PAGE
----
Around the Grapefruit League

Updated: February 23, 2007, 5:43 PM ET
Associated Press

New York Yankees: Mariano Rivera sailed through his first batting practice session. The Yankees closer threw 35 pitches Friday to a hitting group that included Derek Jeter, Johnny Damon, Bobby Abreu and Robinson Cano.

"Mariano was fine," Yankees manager Joe Torre said.

Rivera was sidelined from Aug. 31 to Sept. 22 last year because of a muscle strain near his right elbow. The 37-year-old right-hander finished 5-5 with 34 saves and an 1.80 ERA.

"No problems," Rivera said.

Rivera worked on throwing strikes, which meant Jeter and the others didn't have to face his cutter. Rivera is fourth on the career saves list with 413 and is first with 34 postseason saves.

"I've been pretty spoiled with him over the years," Torre said. "He's in great condition. He's got a great heart. I don't know what else I can say about it."

Rivera and his teammates earlier took part in a fly ball drill that included a new pitching machine that was a bit erratic. With a cloudless sky, the Yankees looked more like the Bad News Bears than the defending AL East champions.

Elsewhere in the Grapefruit League:

Los Angeles Dodgers: For veterans like Jeff Kent, spring training is usually a drag. Not this year.

"It says something when I say I'd rather be here than racing motorcycles. I love motorcycles," Kent said with a smile before Friday's workout at the Dodgers' spring training complex.

Kent, who turns 39 next month, was limited to 115 games last season -- his fewest since the strike-shortened 1994 campaign. That's one of the reasons he's pleased to get started. Another is he likes the assembled team at Dodgertown.

"I'm excited to be here. I'm healthy," he said. "Because I missed so many games last year, I'm anxious to start playing. I've been fortunate enough in my whole career to have been on the disabled list only once or twice [before last year]. It was twice last season. The times I played last year, I did what I normally do."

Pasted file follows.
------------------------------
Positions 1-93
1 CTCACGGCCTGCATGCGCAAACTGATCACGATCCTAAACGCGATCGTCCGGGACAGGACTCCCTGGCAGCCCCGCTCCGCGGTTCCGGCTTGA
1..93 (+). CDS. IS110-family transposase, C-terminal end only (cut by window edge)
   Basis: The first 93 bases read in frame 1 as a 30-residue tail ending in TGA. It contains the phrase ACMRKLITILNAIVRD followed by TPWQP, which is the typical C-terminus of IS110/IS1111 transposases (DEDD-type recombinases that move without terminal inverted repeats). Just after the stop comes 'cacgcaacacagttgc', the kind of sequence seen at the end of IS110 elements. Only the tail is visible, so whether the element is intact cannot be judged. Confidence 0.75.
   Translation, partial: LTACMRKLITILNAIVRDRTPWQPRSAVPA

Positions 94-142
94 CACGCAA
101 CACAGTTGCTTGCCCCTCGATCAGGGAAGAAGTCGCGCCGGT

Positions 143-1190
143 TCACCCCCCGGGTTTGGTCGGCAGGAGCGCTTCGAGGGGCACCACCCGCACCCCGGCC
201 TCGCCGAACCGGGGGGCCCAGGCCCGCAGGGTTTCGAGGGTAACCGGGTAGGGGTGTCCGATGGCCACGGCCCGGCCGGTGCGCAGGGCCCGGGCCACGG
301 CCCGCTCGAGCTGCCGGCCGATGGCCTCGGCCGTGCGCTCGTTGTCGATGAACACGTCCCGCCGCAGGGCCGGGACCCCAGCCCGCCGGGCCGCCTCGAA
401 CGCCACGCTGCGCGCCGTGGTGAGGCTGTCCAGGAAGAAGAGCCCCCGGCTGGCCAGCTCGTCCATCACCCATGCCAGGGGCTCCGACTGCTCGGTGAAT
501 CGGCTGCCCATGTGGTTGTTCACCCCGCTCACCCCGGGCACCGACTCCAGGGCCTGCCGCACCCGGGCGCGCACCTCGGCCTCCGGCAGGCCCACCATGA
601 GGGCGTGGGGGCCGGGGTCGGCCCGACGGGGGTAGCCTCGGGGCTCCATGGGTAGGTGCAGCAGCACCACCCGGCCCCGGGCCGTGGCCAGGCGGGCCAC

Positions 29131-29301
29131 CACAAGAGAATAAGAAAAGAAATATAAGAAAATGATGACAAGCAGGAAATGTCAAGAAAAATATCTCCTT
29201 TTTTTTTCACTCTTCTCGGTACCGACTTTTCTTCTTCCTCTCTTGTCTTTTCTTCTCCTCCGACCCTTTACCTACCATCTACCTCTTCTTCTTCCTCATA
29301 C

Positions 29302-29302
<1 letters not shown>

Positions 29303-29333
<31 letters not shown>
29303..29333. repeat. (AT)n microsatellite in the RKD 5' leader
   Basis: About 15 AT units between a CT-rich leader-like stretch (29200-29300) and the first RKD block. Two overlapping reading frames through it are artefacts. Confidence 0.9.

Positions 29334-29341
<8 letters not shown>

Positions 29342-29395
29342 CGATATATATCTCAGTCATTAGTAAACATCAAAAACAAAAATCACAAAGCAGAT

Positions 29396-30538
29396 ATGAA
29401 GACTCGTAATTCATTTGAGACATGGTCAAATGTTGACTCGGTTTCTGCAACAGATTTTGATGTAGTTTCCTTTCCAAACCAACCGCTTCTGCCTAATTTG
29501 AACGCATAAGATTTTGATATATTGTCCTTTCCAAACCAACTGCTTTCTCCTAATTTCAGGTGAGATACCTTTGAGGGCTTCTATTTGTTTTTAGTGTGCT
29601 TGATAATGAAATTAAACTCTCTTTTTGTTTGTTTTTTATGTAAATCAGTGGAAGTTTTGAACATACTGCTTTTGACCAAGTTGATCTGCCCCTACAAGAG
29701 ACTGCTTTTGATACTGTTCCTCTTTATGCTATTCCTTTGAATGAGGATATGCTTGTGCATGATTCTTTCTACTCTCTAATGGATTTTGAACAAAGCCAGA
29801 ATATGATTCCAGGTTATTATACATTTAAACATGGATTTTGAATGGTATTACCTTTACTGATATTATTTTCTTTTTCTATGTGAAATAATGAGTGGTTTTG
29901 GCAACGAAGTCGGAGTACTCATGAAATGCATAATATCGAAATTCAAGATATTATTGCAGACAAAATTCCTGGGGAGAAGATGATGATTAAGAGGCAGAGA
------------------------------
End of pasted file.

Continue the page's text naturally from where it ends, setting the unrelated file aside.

Doug Jarrow, the Dodgers' strength and conditioning coordinator, traveled to Kent's home in Texas during the offseason and spent a few days working with Kent to get him ready for this year.

"We weren't changing too much, just modifying his program, placing more emphasis on his exercises to deal with his oblique muscle, working with flexibility in his midsection his hips," Jarrow said. "I spoke with him periodically -- nothing but positives.

"He worked his tail off. He's ready to go. He said he worked harder than he ever has. He looks great coming in, with a great attitude and ready to go," Jarrow said.

St. Louis Cardinals: Until this winter, when Yadier Molina returned to his native Puerto Rico, he was just another talented ballplayer in a country filled with them. As he walked the streets this past offseason, after playing a pivotal role in the Cardinals' run to the championship, he was greeted with calls of "Yadi! Yadi!" And he admits, he liked it.

"It was special for me," the Cardinals catcher said. "This World Series changed my life because people recognize me wherever I go. I'm from a small island, and it feels good that everybody knows you."

At 24, Molina is already considered a team leader for his defensive skills and handling of pitchers, which the team believes more than make up for lackluster offensive showings that included a .216 regular-season average with six homers and 49 RBIs in 2006.

That changed in the postseason, when Molina was an offensive standout. His ninth-inning two-run homer in Game 7 of the NLCS beat the Mets, and he had several key hits in the five-game World Series win over Detroit.